guest commentary: What Next?
Okay, this Y2K thing is more than just around the corner--it’s about to sneak up and hit you right in the schnoz. And unless you’ve been asleep the last three years, you’ve probably made some decent commission money selling hardware, software, new systems, old systems, bottled water, or whatever else folks need to survive this millennightmare.
But now comes the hard part. What the heck will we sell next? What will we sell once the 12/31/99 boom is over?
Imagine 1Q2000 with the boss breathing down your neck, barking about 30 percent year to year growth. Meanwhile, your customer’s working ‘round the clock, fixing that last couple hundred Y2K bugs in his phone system. In his Payroll system. In his 30 million lines of could-have-sworn-this-tested-clean Assembler code. It won’t be a pretty picture.
And it gets worse. There’s a whole bunch of us sales guys out here in the same mess. For the last three years peddlers have crawled out of the woodwork. Car salesmen in ‘95 sold remediation tools in ‘96. Guys working out of their basement in ‘97 IPOed in ‘98.
Everybody now wants a slice of the ‘99 mega-pie, which in about six months is about to shrink to the size of a Hostess cupcake. And if you ask any of these Johnny-come-latelies how they plan to survive next year, they all say the same thing: relationships. I wish I had a nickel for every salesman who says he’ll take his pre-2000, Y2K-customer relationships and turn them into big money by selling them e-commerce. Or ERP. Or e-anything that can keep the e-commissions rolling in.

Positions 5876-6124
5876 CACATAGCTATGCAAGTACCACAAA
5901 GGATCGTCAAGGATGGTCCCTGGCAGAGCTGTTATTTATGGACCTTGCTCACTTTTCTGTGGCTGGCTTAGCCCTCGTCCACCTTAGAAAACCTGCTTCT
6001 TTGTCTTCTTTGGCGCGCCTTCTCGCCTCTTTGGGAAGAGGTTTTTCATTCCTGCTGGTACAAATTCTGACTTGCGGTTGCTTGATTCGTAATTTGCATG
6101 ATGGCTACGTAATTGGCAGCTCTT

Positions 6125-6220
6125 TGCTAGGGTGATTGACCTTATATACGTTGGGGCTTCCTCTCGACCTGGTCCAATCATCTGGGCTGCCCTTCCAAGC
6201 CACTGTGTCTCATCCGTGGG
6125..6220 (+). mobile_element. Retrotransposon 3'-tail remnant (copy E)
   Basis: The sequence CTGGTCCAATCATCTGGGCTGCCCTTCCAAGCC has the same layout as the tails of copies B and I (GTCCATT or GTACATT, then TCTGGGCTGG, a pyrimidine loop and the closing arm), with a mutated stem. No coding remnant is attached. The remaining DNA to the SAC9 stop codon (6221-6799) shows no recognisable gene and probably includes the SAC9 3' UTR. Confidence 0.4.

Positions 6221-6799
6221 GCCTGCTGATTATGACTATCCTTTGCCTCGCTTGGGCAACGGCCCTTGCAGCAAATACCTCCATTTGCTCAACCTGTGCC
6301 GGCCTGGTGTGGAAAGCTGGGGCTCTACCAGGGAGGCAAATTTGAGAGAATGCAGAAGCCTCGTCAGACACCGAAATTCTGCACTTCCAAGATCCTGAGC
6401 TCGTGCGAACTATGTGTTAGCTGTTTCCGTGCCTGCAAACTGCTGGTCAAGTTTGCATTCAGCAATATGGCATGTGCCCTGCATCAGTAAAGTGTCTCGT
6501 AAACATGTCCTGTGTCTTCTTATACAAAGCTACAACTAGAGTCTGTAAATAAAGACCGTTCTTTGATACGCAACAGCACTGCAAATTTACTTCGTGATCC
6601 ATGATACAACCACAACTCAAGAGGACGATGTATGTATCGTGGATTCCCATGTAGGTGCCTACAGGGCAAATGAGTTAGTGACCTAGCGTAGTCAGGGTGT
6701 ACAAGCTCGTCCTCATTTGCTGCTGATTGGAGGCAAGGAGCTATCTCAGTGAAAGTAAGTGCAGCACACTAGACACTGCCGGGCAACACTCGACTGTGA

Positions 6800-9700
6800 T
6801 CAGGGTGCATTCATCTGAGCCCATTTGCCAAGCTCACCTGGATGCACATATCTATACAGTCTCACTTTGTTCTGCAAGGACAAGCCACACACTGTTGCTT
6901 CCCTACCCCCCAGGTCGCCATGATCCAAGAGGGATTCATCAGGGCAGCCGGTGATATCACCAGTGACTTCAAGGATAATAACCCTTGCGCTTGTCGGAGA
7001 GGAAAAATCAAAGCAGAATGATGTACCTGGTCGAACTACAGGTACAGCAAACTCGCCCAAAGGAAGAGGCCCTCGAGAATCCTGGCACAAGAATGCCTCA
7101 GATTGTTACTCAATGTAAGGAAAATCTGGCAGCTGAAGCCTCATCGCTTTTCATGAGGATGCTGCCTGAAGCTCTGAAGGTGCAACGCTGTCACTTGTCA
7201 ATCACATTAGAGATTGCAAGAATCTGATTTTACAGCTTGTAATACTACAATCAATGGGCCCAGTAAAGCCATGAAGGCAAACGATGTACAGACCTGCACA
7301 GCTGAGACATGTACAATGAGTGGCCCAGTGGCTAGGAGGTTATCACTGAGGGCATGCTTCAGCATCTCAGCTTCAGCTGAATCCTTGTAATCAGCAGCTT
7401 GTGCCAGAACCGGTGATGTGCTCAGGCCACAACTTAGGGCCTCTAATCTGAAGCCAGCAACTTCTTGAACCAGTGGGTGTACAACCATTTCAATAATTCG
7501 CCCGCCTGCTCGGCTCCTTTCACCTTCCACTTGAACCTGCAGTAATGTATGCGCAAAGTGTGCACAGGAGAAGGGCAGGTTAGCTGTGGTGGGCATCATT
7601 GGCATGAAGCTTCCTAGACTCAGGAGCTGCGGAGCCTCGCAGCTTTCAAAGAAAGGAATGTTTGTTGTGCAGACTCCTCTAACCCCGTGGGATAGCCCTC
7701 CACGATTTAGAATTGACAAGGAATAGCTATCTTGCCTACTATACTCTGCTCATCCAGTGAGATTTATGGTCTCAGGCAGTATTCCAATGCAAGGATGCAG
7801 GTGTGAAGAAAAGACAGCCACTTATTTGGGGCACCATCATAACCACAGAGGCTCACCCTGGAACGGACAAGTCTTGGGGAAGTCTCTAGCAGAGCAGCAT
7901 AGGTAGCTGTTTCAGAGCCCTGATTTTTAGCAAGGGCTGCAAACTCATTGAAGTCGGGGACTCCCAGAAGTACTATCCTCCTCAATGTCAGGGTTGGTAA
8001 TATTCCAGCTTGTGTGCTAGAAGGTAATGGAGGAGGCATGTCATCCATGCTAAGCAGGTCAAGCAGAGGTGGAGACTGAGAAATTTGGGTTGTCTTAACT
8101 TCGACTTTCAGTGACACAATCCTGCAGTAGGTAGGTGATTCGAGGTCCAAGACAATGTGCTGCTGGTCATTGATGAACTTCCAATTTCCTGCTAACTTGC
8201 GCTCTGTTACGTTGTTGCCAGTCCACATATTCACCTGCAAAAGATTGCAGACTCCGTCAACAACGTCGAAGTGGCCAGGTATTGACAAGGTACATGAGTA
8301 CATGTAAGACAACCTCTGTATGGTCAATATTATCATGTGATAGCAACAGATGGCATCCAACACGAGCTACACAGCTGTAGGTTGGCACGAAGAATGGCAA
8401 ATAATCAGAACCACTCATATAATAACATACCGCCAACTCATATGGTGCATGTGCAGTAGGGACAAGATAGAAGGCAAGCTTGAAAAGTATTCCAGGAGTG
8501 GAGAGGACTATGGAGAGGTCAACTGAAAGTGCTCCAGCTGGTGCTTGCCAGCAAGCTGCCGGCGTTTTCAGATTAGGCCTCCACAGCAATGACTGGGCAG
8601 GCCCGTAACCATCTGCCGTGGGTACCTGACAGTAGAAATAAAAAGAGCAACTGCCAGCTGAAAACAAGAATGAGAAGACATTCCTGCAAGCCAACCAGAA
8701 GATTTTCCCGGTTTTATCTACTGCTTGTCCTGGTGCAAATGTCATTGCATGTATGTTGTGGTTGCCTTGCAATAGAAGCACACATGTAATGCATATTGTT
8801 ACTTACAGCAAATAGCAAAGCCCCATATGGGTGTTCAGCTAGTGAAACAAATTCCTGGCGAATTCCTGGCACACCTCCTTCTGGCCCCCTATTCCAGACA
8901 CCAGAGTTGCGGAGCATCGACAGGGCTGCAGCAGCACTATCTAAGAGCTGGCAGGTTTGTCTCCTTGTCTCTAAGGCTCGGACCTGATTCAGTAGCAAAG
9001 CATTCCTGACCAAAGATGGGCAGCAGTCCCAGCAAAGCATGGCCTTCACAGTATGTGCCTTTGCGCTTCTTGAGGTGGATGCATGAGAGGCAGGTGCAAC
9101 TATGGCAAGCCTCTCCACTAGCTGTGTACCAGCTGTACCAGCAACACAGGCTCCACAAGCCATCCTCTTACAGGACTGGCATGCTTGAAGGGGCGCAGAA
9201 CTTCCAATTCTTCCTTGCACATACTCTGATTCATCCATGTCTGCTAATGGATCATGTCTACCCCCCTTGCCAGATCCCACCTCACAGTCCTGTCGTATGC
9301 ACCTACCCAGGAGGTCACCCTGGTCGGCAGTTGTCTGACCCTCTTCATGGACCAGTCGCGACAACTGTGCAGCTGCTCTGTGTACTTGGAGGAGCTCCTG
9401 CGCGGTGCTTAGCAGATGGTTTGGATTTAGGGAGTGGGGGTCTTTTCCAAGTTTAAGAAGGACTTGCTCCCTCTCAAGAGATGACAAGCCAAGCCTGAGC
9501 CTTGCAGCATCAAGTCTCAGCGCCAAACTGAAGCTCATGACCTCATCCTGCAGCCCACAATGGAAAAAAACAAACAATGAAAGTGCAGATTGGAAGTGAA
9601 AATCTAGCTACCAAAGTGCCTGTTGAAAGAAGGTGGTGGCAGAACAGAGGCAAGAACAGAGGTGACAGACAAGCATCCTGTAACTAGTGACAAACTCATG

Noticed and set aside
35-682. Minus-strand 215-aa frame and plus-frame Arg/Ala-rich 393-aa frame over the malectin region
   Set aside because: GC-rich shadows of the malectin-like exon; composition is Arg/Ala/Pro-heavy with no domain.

I could use the nickels, because I won’t be making my numbers. Not even close. Sure, there will be lots to sell--e-commerce is hotter than Viagra. E-veryone will need it. But who will buy it?
Come 1/1/2000, customers will be broke. Tired. Struggling for a week or forty trying to get beyond month-end, quarter-end, year-end and century-end. After three months of trying to get on your prospect’s schedule, your sales call will probably go swimmingly for the first 20 minutes—till the prospect finds out your company’s e-experience amounts to one guy who’s been to a two-day class and two interns building a web page for a pet store.
The good times have rolled. Are bad times ahead? Competition will be fierce. Salesmen will be tripping over each other and the schmoozing will be incredible. We’ll all be pitching and demoing and cold calling, while the whole custo-world will just want to go home and take a well-deserved nap.
Look, there’s still a few more months to go. Let’s close out a banner ‘99. Celebrate. Enjoy it while we can. Make a mint in commissions, and take the check in advance, in case the millennium bugs take a bite out of Helen’s hard drive in the home office.
Me? I’m worried. But not desperate. I’ve found a way out of this mess. While you folks slave away next year, I’m going to have the time of my life. Play golf. Eat prime rib. Go to ball games. I’m going to have a stupendous year... ‘cause I’m quitting and becoming a ‘customer’. I expect the sales calls to start any day now.
Mike Cohn cowers from Y2K in Atlanta, and is stocking up on canned goods.